Once upon a time, a handful of young, unknown designers cemented Milan as synonymous with global fashion through their work on wildly successful ready to wear clothing. Whereas Paris meant couture, Milanese labels dressed models in simplistic, daily life-appropriate looks, with a focus on quality fabrics.
In the 1970s and 80s, the neutral palette of Giorgio Armani was not as theatrical as the products from couturiers like Christian Dior and Yves Saint Laurent, but to a wider audience, arguably more exciting, thanks to its utility and comparatively lower price point.
Mr. Armani was among others from Milan, like Gianni Versace, Miuccia Prada, and the duo at Dolce & Gabbana, who built their labels upon versatility and iconic staples. They appealed not only to wealthy bankers and attorneys across the globe, but to celebrities, musicians, and thousands of new designers that would flourish in the decades thereafter.
Now in his 80s, Mr. Armani joins another small but influential group that has turned their concentration to cultural pursuits. In 2014, LVMH and its global head Bernard Arnault opened the Louis Vuitton Foundation, which is a vast art museum and event space on the outskirts of Paris.
Earlier this year, the Fondazione Prada opened in Milan, also showcasing fine art, purposefully lacking any commonality with Prada’s commercial operations (perhaps only in name).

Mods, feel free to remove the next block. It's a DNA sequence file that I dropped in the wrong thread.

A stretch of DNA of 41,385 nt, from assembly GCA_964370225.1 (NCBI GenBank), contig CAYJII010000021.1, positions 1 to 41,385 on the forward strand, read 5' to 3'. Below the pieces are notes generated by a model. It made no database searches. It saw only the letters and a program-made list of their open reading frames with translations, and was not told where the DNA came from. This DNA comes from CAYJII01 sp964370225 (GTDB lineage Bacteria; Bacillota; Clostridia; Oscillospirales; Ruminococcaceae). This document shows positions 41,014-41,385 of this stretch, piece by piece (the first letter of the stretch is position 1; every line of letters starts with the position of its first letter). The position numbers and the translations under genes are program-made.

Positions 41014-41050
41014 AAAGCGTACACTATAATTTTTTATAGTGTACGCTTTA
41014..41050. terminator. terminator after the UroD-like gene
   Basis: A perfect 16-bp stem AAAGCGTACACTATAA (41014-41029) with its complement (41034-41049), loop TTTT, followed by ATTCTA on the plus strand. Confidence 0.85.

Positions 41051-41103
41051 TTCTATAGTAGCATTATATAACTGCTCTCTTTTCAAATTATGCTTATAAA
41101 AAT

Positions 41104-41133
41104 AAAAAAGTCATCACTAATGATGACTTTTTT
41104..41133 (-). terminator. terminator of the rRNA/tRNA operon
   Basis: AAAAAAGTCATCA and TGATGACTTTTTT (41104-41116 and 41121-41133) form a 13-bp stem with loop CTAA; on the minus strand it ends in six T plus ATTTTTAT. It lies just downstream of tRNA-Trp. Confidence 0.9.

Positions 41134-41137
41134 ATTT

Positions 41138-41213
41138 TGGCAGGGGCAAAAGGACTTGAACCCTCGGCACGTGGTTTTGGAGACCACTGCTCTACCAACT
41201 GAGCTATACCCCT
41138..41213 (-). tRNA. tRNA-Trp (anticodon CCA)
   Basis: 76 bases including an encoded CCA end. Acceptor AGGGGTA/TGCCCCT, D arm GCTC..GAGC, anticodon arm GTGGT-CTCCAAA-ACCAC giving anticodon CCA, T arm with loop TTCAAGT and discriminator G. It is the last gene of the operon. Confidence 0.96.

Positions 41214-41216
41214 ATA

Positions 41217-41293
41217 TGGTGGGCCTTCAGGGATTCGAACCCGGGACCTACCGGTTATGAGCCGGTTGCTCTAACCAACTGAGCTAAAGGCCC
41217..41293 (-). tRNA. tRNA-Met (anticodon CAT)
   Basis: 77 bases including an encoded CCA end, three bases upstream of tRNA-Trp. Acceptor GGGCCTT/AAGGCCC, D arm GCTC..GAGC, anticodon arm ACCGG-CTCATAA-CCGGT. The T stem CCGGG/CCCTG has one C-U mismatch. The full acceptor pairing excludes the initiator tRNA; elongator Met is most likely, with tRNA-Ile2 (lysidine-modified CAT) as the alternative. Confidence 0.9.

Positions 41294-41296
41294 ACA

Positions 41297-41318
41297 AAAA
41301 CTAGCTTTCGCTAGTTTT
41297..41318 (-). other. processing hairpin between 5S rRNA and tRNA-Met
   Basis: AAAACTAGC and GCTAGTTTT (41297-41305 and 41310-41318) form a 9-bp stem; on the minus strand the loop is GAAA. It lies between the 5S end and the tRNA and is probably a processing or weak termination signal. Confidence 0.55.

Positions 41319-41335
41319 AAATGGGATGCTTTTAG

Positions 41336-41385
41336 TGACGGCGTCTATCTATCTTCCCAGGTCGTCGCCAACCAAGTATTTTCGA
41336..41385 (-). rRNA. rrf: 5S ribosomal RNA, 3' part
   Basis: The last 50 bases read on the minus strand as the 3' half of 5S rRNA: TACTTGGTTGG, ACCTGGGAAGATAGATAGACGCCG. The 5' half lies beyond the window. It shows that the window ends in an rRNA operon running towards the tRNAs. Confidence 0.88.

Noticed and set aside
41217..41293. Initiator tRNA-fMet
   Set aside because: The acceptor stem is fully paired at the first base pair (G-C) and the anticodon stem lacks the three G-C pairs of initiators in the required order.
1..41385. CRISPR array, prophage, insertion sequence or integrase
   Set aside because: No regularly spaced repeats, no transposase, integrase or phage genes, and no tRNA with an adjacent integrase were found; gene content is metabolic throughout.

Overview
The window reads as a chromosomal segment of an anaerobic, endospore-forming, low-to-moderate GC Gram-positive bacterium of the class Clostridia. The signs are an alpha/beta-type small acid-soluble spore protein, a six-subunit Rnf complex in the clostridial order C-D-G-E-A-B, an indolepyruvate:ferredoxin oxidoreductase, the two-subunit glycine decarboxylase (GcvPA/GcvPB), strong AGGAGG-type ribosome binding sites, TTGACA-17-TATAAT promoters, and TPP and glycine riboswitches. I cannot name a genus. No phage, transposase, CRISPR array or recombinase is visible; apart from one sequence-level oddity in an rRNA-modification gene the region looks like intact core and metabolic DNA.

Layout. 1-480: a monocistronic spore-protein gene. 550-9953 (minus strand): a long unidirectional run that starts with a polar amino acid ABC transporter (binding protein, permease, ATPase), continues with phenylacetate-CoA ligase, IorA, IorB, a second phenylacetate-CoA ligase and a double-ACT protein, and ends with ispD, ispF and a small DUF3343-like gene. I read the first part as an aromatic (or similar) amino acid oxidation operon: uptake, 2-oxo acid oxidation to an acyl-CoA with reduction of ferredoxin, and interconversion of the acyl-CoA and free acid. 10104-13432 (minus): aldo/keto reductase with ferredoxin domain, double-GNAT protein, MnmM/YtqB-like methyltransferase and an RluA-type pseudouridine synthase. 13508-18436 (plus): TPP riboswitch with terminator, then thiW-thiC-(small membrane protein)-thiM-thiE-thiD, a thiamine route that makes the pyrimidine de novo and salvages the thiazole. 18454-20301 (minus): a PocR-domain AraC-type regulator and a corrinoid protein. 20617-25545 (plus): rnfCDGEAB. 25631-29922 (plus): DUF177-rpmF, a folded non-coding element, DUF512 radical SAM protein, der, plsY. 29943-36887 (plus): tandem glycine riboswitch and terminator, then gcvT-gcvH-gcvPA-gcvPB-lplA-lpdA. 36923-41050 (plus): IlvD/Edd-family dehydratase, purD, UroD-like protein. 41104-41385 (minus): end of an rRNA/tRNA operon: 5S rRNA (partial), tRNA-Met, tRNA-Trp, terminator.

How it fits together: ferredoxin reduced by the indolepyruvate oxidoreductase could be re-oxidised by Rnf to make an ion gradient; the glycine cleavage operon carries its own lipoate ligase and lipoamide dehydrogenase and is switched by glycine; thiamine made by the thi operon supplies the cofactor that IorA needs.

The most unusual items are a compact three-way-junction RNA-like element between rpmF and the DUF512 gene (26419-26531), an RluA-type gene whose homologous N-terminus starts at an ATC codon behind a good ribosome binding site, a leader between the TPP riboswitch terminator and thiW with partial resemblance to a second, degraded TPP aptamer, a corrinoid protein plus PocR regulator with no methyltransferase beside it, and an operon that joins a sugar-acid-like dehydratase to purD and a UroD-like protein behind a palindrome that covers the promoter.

Armani/Silos is unique in that it focuses on Mr. Armani’s work in the fashion realm, as a sort of living exhibit-archive of brand history. The repurposed industrial building is made of glass, cement, and gray stucco with open atriums and staircases connecting its 4 floors.
The staff uniform consists of black, black, and more black!
For the uninitiated, it is quite a collection to behold at point-blank distance. The majority of Mr. Armani’s designs, which he is most known for, were soft, wearable fabrics cut in comfortable drapes, in variations of his favorite color: greige. There are also rooms dedicated to black, white, and brown motifs.
On the upper floors, one finds the more exotic and ethereal designs worn on the red carpet and in instances of Armani/Privé, a made-to-measure service of the brand. The couture-esque designs from the late 1980s and early 1990s were the most interesting to me, as they relied less on meticulous beading and more on curious fabric pairings, unconventional silhouettes, and bold color statements.
Even I, with all my appreciation and obsession with fashion and clothing, can be reminded of the overwhelming creativity that came from the mind of a prolific designer like Giorgio Armani. Today, so many of them are digested and boiled down to a brand name syrup, which is applied liberally to almost anything the public is willing to buy, with little link back to a creative logic.
Much of this is their own doing, so they are not innocent in this respect.
Nonetheless, spending time around comprehensive archives like the Armani/Silos certainly reinvigorates one’s love and excitement about dressing. It also gently reminds us that style is timeless.
Although he has chosen to be introspective for his ‘museum,’ the result is equally impressive. Great works are great works, period. I haven’t been to Fondazione Prada yet, but I plan to go soon, to compare and enjoy a different type of genius.
If you visit Armani/Silos, go in the evening just before closing (at 8pm on weekdays). The place will be deserted and you’ll have plenty of space to be inspired.